Pallava period (Social and Cultural History)

by S. Krishnamurthy | 2017 | 143,765 words

This study examines the Social and Cultural History of the Pallava period (as gleaned through the Sculptural Art). The Pallavas (6th-9th century A.D.) mainly ruled over the Tondaimandalam (Tondai Nadu) region in the Northern part of Tamil Nadu (South-India). The Pallava dynasty ensured a golden age of architecture, arts, and spirituality and while ...

The inscriptions and sculptures of this period show that polygamy was in vogue. The portrait panels adorning the lateral walls of the ardhamandapa in the Adivaraha cave temple at Mamallapuram (fig. 13) attests to this fact. These panels carry label inscriptions on them reading “Sri Simhavinna-Pottrathirajan” and “Sri Mahendra-Pottrathirajan”, facilitating their identification as Simhavishnu and Mahendravarman with their respective queens[1].

Many inscriptions like the Velurpalayam plates of Nandivarman III (circa 852 A.D.)[2], while describing the geneology of the Pallava kings mentions the name of the queen with the title mahishi or chief queen. Thus it can be taken as an indicative of the existence of more than one queen for a king. For example, the Kilur inscription of Nandivarman III (circa 850 A.D.)[3], Tiruvorriyur inscriptions of Aparajitavarman (circa 899 A.D.)[4] and Manampundi inscription of Vairameghavarman (9th century A.D.)[5] mention seperate donations made by four different wives of Vairamegavarman alias Vanakovarayar. Similarly, the Uttirameru inscription of Kampavarman (circa 894 A.D.)[6] clearly refers to a brahmana lady Taliccani as the second wife (Ilaiyal) of Sanakumara-chaturvedi-agnichitta-sarvvakratukkal of Kumulur.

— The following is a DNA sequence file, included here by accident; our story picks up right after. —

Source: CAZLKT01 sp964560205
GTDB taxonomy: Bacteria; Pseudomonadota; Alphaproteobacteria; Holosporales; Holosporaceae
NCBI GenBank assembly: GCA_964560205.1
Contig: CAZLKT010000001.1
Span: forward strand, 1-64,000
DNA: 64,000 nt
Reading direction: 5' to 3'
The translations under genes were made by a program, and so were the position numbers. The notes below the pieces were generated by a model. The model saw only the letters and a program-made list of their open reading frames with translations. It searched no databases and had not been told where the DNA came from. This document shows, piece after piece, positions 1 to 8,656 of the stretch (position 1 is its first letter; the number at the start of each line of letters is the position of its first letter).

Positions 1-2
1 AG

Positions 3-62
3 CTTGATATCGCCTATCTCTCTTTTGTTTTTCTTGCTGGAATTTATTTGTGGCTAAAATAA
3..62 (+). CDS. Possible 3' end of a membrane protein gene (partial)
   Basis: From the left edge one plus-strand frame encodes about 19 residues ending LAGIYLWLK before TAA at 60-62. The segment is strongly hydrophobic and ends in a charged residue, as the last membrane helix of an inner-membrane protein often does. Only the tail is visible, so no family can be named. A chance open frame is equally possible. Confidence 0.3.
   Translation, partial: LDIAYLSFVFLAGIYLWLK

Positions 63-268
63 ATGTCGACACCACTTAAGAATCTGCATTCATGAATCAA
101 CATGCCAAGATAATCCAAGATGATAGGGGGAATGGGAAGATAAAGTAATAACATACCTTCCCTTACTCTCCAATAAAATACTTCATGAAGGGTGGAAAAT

Footnotes and references:

[1]:

H. Krishna Sastri, Two statues of the Pallava Kings and Five Pallava inscriptions in a Rock cut temple at Mahabalipuram, New Delhi, 1926, p. 3.

[2]:

South Indian Inscriptions, vol. II, part V, no. 98.

[3]:

T. V. Mahalingam, op.cit., no. 130.

[4]:

Ibid., no. 238 and 239.

[5]:

Ibid., no. 266.

[6]:

Annual Report on Indian Epigraphy, 1898, no. 31.

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